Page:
Sheep Farming


According to the Department of Agriculture’s sheep census in December 2010, there were 2.2million breeding ewes in Ireland, a 1.35% increase on the previous year.

Between 2005 and 2010, Ireland’s flock contracted by one fifth, mainly due to poor returns, the relatively high average age of sheep farmers and the heavy labour demands of sheep flocks. Fortunes improved in 2010 and 2011 as prices in Ireland responded to the global tightening in supply of sheep-meat. Farmers responded – 2010 was the first year in over a decade when there was not a decline in the size of Ireland’s sheep flock.

The top five counties in terms of sheep numbers are all characterised by mountainous terrain – Donegal, Galway, Mayo, Kerry and Wicklow.

In counties such as Cork, Tipperary, Carlow and Kilkenny, sheep numbers are under pressure as farmers switch to other enterprises, particularly dairy and beef.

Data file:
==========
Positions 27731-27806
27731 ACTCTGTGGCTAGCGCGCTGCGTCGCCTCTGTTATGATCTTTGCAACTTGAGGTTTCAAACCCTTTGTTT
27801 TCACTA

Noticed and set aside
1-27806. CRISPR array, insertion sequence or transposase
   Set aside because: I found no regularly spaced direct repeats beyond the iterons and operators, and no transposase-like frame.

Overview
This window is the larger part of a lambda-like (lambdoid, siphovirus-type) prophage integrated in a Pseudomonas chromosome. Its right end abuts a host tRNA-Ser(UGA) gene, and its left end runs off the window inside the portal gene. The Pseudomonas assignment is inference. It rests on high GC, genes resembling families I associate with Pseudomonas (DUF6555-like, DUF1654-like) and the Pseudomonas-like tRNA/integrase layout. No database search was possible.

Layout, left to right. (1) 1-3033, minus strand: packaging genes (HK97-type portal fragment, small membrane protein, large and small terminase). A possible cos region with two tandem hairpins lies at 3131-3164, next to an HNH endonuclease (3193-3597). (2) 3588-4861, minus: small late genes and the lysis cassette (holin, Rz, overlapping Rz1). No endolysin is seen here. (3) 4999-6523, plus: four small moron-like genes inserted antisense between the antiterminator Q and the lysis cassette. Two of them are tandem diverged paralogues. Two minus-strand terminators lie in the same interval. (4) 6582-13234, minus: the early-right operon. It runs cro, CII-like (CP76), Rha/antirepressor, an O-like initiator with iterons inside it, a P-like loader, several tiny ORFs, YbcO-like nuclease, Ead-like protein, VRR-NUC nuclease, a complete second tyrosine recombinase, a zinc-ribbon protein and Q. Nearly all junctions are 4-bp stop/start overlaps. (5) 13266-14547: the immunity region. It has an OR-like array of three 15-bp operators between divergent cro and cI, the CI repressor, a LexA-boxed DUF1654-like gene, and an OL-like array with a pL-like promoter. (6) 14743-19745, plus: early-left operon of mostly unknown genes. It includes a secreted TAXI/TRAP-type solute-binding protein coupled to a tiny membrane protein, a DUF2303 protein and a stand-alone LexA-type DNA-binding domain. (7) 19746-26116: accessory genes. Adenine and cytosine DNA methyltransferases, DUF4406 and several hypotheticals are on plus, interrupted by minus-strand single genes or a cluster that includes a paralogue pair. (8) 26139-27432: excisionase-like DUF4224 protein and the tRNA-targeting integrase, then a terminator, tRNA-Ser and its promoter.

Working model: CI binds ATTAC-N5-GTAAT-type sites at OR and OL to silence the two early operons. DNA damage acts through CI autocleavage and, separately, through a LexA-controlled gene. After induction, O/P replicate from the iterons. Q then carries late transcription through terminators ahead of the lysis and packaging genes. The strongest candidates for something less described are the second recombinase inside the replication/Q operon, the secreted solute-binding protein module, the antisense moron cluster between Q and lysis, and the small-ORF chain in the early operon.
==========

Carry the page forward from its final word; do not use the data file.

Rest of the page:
Ireland’s sheep flocks tend to be very small scale by international standards, with 50% of sheep flocks having less than 50 ewes. This compares with an average flock size of over 200 in Scotland and 1,400 in the world’s largest exporter, New Zealand.    

A positive for Ireland’s sheep industry is that the European Union is deficient in sheep meat, with consumption of an estimated 1.2million tonnes per annum compared to production of around 0.9 million  tonnes. Globally, the sheep flock is also in decline, leading to increased opportunities for Irish exports. 2011 has seen that factor reflected in higher farm gate prices in Ireland.

Due to the small scale of the domestic market, two out of every three sheep in Ireland is destined for export. In 2011, Ireland exported 41,000 tonnes of sheep meat worth €180 million. The French market accounted for 45% of Irish sheep meat exports. The UK, at about 25%, is also a significant market for Ireland.


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